Tips for attending telemedicine appointmentsWhether it’s for a workers’ comp independent medical exam (IME) or treatment of an existing injury, you might soon have your consultation through a telemedicine appointment during the COVID-19 crisis and beyond.

The Ohio Bureau of Workers’ Compensation has announced policy changes to allow for these virtual doctor visits to ensure that workers’ comp claims can still be approved, and injured workers will keep getting the treatment they need.

To help our clients make the most of these virtual visits, we offer some tips.

What to Do in a Virtual Doctor Visit

It will feel bizarre at first to sit down at your computer or in front of a tablet for a medical exam, but if you're prepared to make the most of it, it can be a helpful and productive appointment. Taking these steps can optimize your visit:

  • Get your technology ready. Your healthcare provider may be using a particular app or website for the visit. Be sure you know what it is and test out your access to it before the appointment. Make sure your computer or tablet is charged and ready to go. You'll need a webcam and microphone, which most computers and tablets already have. Using a cellphone isn't ideal for a telemedicine appointment because the screen is so small, but if that’s all you have, it can work. If you don’t have reliable internet, you may have to go to a family member’s house for the appointment.
  • Spend some time preparing beforehand. Along with setting up the technology and finding a quiet, comfortable place to sit, take the time to write down all your questions for the doctor. Also, list your symptoms and describe in detail the limitations caused by the injury and what causes pain. These notes are helpful if you find it hard to focus using an unfamiliar format.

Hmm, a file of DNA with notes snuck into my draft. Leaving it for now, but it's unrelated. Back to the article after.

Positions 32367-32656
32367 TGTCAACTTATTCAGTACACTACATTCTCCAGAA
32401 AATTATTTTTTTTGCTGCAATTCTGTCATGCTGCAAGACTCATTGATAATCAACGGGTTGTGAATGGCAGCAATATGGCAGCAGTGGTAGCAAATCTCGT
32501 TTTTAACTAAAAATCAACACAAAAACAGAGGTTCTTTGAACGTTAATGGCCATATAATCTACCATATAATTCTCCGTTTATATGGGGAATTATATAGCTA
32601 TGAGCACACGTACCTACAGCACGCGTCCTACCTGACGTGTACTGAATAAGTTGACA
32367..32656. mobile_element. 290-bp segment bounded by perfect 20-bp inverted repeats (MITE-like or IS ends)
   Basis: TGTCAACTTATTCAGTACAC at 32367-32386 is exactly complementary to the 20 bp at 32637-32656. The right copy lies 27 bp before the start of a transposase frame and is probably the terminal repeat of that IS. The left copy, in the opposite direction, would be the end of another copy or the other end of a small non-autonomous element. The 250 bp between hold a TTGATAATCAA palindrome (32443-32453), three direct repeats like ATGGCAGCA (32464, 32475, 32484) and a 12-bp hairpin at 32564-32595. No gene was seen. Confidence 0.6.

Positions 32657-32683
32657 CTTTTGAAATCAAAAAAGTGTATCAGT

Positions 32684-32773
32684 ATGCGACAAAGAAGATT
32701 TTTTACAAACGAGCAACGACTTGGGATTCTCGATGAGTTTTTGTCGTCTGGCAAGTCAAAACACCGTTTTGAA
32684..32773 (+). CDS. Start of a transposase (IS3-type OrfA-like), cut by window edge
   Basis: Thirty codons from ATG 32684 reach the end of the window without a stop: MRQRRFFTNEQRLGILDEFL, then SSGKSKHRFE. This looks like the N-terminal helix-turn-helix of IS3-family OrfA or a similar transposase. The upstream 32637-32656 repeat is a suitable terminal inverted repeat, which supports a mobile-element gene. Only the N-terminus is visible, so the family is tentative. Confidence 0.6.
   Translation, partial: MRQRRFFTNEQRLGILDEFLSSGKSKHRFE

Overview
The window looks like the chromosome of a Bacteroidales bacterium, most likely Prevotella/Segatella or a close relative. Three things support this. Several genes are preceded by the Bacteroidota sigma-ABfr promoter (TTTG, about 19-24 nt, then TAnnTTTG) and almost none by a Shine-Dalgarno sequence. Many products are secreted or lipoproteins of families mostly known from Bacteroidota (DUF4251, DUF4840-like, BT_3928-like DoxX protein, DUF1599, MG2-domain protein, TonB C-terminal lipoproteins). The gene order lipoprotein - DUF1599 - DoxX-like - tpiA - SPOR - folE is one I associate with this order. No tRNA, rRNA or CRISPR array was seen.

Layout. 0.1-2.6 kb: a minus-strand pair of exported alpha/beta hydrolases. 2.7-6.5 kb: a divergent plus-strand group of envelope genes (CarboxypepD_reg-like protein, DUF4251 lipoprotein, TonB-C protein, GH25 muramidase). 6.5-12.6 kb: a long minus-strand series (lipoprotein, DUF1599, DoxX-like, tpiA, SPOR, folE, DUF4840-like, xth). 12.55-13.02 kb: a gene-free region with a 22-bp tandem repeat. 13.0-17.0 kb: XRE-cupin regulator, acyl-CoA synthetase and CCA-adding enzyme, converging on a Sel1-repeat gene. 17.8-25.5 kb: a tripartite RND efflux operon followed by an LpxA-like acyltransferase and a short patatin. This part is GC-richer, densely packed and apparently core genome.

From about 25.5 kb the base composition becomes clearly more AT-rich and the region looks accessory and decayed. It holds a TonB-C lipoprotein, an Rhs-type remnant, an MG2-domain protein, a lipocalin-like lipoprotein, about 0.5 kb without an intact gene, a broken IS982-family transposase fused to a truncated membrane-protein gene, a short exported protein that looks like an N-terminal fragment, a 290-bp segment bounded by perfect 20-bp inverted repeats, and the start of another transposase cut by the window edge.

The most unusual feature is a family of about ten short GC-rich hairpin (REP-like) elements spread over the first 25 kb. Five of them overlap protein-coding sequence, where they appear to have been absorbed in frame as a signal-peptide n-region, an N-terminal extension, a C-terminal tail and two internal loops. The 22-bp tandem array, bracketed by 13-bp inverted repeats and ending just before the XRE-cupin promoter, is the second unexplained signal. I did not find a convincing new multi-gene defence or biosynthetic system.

• Treat it like an in-person appointment. Don’t settle for less because you're not in the doctor’s office. Use your notes to ask all your pressing questions. If you can’t hear well or don’t understand the healthcare provider, speak up. Make eye contact through the camera—and expect the same from your doctor.
  • Have someone with you. It could be beneficial to have someone with you throughout the appointment. If you struggle with technology, another person can troubleshoot and fix glitches that salvage your visit if something goes wrong. An extra set of ears and eyes is always helpful when you're receiving crucial medical information.
  • Take notes and follow up. Take notes during the appointment—or give this job to your assistant—and follow up with an email or phone call if you have additional questions or concerns.

Remember that your telemedicine appointment is replacing a regular, in-person medical exam, and you should get the same service through the computer you would receive in the office. Don’t be afraid to stand up for yourself if you're not happy with the care you're receiving.

Contact Jim Monast If You Need Help

If you're struggling to get the medical exam or follow-up care you need for a workers’ comp claim because you can’t see a doctor in person, our team may help. Most injured employees in Ohio should have workers’ comp when they're injured on the job, and our team fights to protect those rights. To learn more, request a free copy of my e-book, The Worker’s Guide to Injury Compensation in Ohio. 


James Monast
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Board-Certified Workers’ Compensation Attorney in Columbus, Ohio
Join The Conversation
Trish 10/01/2020 10:40 AM
On a personal level, I had to do a couple of virtual visits and by the second one I was very comfortable with it and unless the Doctor or the PA must see me for a physical issue or shot I like them much better than actual visits, saves hours of time. But you are correct, you should receive the exact same top-notch service regardless of if you do a virtual visit or in-person visit. Thanks! Trish
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James Monast 10/01/2020 11:31 AM
Thanks, Trish. I think our clients have been pleasantly surprised by virtual visits for the reasons you mentioned.
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